[BD Review] 'Gyo: Tokyo Fish Attack!' Strange, Odd and Filled With Gross-Out Moments! - Bloody Disgusting
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[BD Review] ‘Gyo: Tokyo Fish Attack!’ Strange, Odd and Filled With Gross-Out Moments!



Reviewed by By Michael Ferraro: Perhaps it should be known that, aside from some of Miyazaki’s work (especially Spirited Away), there hasn’t been too much in the anime world that has truly captured my imagination. I think it started with Akira, which I first saw when I was a freshman in high school. I never understood the hype around it, and when I finally got around to seeing the original source material, I understood said hype even less. As the years progressed, I have seen only a limited amount of anime since (so by no means am I a scholar).

Which brings me to GYO: Tokyo Fish Attack!, a new piece of work based on a manga by Junji Ito (Uzumaki). Having not read the original work, there will be no comparisons to the source material discussed here. Instead, let’s dive right in to the situation at hand – a city under siege by various-sized fish running around with mechanical appendages allowing them to travel on land.

The film centers on three friends taking a quick summer vacation to celebrate their graduation. There is Kaori, who takes center stage of the plot; her slutty friend Erika, and her overweight shy companion, Aki. The three hold up in a friend’s cabin when a strange stench overcomes them all. Soon, the source of the stench is discovered, when a shark pops its head through the window in an attempt to get some lunch.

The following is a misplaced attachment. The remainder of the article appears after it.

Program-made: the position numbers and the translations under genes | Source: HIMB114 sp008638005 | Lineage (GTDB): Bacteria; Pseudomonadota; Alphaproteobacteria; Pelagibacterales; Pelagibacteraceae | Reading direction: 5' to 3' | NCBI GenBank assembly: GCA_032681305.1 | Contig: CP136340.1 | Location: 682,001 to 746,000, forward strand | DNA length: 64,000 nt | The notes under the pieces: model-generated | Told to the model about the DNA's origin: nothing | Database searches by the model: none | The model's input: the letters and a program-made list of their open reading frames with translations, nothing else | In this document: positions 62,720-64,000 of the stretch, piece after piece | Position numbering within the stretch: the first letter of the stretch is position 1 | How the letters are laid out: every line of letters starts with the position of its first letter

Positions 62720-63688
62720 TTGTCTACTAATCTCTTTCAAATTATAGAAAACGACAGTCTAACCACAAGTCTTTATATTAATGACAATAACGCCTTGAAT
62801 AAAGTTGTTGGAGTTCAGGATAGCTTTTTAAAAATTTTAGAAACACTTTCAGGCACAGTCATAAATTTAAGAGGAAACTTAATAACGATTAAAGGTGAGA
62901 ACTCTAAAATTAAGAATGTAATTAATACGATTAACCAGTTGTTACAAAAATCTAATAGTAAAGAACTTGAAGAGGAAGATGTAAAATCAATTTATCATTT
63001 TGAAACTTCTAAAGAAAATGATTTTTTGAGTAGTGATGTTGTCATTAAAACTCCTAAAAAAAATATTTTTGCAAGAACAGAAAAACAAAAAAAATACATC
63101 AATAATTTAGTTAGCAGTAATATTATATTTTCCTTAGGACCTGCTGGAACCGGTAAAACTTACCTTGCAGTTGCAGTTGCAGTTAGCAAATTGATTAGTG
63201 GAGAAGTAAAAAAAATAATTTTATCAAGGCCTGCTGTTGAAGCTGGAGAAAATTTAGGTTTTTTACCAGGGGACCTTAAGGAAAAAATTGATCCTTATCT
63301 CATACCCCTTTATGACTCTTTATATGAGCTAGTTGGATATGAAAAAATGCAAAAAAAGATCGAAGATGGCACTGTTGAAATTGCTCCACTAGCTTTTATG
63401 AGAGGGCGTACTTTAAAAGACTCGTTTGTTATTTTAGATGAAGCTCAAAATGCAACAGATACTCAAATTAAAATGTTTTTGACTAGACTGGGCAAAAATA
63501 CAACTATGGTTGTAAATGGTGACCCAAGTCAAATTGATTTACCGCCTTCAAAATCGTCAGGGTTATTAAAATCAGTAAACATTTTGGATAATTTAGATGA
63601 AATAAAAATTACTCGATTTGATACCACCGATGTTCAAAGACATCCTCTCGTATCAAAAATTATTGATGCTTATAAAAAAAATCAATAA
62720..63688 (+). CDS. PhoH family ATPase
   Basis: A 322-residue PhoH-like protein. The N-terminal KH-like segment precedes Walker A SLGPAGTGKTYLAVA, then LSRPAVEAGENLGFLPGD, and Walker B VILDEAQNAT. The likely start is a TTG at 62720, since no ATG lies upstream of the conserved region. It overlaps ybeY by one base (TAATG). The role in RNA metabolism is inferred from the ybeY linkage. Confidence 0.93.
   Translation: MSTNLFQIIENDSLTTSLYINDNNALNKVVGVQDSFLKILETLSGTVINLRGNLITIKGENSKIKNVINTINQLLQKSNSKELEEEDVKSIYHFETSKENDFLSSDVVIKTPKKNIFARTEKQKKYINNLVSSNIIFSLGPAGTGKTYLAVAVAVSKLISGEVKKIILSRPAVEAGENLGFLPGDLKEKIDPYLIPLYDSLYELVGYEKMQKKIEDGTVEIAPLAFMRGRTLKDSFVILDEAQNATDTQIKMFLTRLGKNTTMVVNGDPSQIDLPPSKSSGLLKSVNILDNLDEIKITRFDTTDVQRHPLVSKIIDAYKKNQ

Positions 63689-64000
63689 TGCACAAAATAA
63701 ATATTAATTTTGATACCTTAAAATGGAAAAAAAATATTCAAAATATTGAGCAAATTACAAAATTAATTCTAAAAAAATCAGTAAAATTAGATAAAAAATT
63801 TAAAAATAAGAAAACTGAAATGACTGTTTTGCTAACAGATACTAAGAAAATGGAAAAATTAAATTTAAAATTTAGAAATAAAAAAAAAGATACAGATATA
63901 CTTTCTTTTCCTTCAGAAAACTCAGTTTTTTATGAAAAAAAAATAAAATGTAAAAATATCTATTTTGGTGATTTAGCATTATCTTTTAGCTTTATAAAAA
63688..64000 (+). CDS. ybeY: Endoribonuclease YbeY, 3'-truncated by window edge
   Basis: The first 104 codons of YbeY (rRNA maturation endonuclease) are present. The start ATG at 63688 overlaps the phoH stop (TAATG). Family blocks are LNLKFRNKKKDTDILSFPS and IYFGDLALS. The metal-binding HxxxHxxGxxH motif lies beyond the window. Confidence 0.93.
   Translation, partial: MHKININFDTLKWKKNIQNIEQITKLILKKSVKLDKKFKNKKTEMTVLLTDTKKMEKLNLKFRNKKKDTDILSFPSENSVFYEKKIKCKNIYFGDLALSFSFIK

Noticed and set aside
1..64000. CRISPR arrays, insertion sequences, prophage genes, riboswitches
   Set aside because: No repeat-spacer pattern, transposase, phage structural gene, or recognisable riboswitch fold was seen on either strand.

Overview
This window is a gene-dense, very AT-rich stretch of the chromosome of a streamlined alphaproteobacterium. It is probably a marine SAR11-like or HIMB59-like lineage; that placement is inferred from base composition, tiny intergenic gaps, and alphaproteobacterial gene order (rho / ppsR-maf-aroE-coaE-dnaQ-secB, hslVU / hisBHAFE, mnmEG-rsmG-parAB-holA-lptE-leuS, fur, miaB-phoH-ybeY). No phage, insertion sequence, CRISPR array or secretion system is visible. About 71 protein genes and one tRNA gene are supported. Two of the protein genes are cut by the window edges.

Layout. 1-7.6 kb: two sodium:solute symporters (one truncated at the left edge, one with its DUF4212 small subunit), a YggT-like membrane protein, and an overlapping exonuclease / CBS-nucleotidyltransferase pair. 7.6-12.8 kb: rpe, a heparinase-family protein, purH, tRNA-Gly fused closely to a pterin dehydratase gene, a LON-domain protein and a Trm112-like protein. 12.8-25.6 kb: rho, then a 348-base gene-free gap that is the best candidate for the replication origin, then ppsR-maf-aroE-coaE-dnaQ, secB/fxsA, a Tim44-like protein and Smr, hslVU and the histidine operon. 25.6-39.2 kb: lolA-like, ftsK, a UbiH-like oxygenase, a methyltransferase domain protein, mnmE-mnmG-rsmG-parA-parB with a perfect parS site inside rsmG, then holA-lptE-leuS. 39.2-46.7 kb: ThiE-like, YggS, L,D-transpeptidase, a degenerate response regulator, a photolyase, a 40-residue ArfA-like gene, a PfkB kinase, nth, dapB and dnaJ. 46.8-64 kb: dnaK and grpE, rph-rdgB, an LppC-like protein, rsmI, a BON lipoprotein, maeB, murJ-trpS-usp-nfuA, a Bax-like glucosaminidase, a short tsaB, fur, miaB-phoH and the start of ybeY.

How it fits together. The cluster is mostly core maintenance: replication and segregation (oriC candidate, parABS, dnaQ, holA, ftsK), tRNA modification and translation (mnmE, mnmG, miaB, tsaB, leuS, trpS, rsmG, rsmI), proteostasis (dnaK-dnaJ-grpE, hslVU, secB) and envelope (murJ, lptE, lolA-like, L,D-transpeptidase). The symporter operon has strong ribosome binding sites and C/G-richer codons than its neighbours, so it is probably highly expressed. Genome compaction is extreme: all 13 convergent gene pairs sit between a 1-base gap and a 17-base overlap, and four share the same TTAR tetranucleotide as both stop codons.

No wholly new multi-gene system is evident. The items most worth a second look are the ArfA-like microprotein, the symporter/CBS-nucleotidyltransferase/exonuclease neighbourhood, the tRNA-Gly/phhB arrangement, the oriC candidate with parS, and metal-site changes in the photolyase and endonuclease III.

Soon, the exact devices running the fish (it’s like something out of a Tetsuo film), starts spreading to humans coming into contact with them. The first to go is – can you guess? Kaori’s slutty friend, Erika, is punctured in the foot. Soon her body starts changing into an overweight cow, emitting a foul stench anytime she breathes.

And so the story progresses from the weird, to the absolute strange and indescribable. Kaori spends the majority of the film looking for her boyfriend, before the walking fish infects either of them. During her journey, she’ll encounter enough flatulence and excrement you can handle.

While GYO: Tokyo Fish Attack! succeeds in creating a strange environment, odd set pieces, and hilarious gross-out moments, it fails to provide any sort of reason for the chaos. In zombie film, no one ever seems to care why there are zombies. Maybe it’s because our suspension of disbelief for such chaos has been aptly trained throughout the years. But where is the suspension for walking, farting, mechanical fish? It doesn’t yet exist.

So don’t let that stop you from enjoying the gross ride of GYO: Tokyo Fish Attack!


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